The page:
Gastric Sleeve Surgery

Gastric Sleeve Surgery, also known as Vertical Sleeve Gastrectomy (VSG) or Gastric Sleeve Resection, is a restrictive form of bariatric surgery that helps with weight loss by limiting food intake and controlling hunger sensations. The procedure calls for removing a large portion of the stomach, while keeping both ends of the stomach intact. It does not involve cutting or rerouting the small intestine and it does not require an implanted weight loss device.

  • The gastric sleeve may be performed either as a standalone bariatric procedure, or as the first step of the duodenal switch weight loss surgery.

Some individuals are either extremely obese or have health problems which disqualifies them from having gastric bypass surgery or gastric banding. In these cases, the gastric sleeve may be recommended, either as an alternative method or as the first step in a two step bariatric process. As a two step process, the gastric sleeve is usually followed up with intestinal rerouting to complete the duodenal switch procedure after sufficient weight loss has occurred.

If you are considering bariatric surgery, but either have concerns about gastric bypass and gastric banding or do not qualify for one of those procedures, you may want to ask your bariatric surgeon about gastric sleeve surgery and find out if this option is an appropriate choice for you.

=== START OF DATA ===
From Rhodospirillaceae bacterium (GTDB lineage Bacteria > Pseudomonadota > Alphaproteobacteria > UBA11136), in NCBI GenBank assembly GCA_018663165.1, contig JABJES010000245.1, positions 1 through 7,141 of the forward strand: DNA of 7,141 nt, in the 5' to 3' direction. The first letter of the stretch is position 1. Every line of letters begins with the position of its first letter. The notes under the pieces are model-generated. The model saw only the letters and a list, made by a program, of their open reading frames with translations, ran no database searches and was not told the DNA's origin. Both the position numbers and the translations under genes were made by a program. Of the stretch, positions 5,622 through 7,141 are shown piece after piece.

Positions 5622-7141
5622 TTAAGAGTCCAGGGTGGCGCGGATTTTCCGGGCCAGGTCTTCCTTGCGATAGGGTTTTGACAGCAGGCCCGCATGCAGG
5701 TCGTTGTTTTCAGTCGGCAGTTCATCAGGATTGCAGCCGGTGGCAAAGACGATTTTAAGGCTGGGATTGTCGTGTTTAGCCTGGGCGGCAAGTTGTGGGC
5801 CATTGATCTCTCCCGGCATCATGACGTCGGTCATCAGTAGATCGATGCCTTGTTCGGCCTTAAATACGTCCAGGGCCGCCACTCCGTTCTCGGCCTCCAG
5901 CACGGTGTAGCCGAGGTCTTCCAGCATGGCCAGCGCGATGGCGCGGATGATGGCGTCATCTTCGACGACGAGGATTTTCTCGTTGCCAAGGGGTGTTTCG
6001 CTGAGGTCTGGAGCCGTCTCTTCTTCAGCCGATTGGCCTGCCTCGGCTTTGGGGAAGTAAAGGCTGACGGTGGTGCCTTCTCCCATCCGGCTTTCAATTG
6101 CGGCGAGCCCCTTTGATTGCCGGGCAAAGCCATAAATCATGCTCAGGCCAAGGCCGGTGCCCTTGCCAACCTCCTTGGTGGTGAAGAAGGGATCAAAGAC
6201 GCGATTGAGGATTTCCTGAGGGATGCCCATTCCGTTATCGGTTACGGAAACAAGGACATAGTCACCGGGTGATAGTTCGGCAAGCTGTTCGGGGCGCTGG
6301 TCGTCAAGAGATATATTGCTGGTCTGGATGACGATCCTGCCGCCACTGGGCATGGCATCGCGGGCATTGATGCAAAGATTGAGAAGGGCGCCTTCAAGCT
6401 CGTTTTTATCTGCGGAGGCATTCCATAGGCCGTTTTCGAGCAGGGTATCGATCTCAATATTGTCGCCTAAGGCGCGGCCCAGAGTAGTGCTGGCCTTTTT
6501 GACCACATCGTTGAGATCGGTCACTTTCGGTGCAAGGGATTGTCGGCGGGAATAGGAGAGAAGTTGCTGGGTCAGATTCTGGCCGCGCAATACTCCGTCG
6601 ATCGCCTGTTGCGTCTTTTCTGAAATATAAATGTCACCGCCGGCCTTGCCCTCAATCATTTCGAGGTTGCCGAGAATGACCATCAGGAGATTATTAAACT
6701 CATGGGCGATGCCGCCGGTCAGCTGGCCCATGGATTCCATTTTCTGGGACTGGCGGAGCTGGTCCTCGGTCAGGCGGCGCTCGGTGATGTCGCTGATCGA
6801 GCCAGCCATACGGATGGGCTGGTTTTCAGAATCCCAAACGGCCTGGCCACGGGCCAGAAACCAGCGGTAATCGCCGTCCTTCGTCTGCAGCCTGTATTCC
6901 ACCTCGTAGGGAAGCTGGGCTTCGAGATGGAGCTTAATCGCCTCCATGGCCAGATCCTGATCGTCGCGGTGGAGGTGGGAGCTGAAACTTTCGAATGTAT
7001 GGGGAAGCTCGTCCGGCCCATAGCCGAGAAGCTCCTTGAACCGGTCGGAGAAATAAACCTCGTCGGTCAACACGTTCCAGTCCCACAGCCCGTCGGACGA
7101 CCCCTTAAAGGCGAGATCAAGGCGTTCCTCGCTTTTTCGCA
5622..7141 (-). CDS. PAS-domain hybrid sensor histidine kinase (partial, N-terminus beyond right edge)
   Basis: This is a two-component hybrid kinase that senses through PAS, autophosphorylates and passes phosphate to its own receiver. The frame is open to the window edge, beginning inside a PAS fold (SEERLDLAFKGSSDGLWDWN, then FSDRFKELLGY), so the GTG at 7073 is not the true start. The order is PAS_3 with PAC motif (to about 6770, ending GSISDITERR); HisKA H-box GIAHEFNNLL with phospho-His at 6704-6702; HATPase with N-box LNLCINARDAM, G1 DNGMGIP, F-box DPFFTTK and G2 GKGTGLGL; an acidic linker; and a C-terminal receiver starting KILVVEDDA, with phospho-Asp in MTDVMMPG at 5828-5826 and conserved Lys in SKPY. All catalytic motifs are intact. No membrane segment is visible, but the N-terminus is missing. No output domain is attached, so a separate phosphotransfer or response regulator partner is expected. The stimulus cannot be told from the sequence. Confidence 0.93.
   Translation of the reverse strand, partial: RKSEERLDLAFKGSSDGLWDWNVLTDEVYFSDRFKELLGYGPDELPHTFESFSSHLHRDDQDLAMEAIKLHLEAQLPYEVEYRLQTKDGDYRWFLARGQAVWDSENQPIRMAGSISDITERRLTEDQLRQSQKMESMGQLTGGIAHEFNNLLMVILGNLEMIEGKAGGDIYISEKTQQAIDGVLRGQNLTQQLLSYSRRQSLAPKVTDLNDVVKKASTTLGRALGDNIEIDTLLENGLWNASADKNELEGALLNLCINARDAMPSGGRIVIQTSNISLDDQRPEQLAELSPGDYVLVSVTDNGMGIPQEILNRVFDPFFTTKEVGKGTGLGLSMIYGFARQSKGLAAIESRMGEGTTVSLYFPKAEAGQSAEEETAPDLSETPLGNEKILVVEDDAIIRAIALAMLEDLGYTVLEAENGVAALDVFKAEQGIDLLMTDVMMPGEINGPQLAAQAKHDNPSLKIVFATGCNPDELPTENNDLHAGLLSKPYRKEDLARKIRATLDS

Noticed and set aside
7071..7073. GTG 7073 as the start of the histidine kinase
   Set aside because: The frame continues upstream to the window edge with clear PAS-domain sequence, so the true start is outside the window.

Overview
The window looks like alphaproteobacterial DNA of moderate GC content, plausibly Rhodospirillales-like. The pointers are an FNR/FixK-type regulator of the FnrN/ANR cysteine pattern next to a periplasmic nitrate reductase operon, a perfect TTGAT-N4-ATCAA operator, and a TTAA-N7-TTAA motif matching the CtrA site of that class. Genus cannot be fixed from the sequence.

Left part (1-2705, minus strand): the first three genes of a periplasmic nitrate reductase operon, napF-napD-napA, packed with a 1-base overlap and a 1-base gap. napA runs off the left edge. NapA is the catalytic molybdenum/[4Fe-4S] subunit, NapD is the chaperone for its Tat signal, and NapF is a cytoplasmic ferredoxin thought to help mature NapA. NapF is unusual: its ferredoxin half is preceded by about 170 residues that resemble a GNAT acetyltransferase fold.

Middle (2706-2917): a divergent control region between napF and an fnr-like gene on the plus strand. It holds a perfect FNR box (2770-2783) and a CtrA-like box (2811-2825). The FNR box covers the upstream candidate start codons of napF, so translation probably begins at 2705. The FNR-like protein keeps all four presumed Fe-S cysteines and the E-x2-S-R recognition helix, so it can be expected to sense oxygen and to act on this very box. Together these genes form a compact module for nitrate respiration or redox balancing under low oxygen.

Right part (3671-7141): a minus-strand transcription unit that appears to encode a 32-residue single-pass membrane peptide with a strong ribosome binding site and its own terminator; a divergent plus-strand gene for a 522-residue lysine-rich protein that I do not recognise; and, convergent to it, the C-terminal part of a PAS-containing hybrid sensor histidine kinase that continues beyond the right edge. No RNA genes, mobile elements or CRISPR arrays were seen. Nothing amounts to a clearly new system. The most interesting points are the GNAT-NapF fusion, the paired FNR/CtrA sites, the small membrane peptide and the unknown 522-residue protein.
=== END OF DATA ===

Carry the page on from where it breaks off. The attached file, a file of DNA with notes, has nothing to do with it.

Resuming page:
Overview

Gastric Sleeve Diagram

Gastric sleeve surgery reduces the size of the stomach to help a person eat less and lose weight. To accomplish this, the surgeon removes about 75% of the stomach along the greater outside curvature. The new stomach is reconstructed to the shape of a thin tube, rather than a rounded pouch. The lesser inside curvature of the stomach is kept intact, extending from the normal stomach entrance (esophagus) to the normal stomach outlet (pyloric valve).

The effects of gastric sleeve surgery are:

  • restricts food intake
  • controls hunger

Following gastric sleeve surgery, food continues to move through the digestive system naturally, from the time it enters the stomach to the time it is released into the small intestine through the pyloric valve. The difference is that after surgery the amount of food that can be eaten at any one time is greatly reduced.

The surgery also helps to control hunger, because the upper portion of the stomach that produces the hunger stimulating hormone Ghrelin is removed during surgery.

Advantages

  • Intestines not cut, rerouted, or bypassed, so does not cause malabsorption or nutritional deficiencies
  • Keeps pyloric valve intact, thus reducing ulcer risk and avoiding dumping syndrome
  • Food does not get stuck on way into stomach, as is possible with gastric banding
  • Can usually be performed laparoscopically, even on very obese patients
  • Safer and less complex than a combined restrictive/malabsorptive procedure, especially for patients with health problems
  • Option for patients with health concerns or medical issues, such as anemia, Crohn’s disease, anti-inflammatory drug use, or prior surgery, that prevents them from other bariatric procedures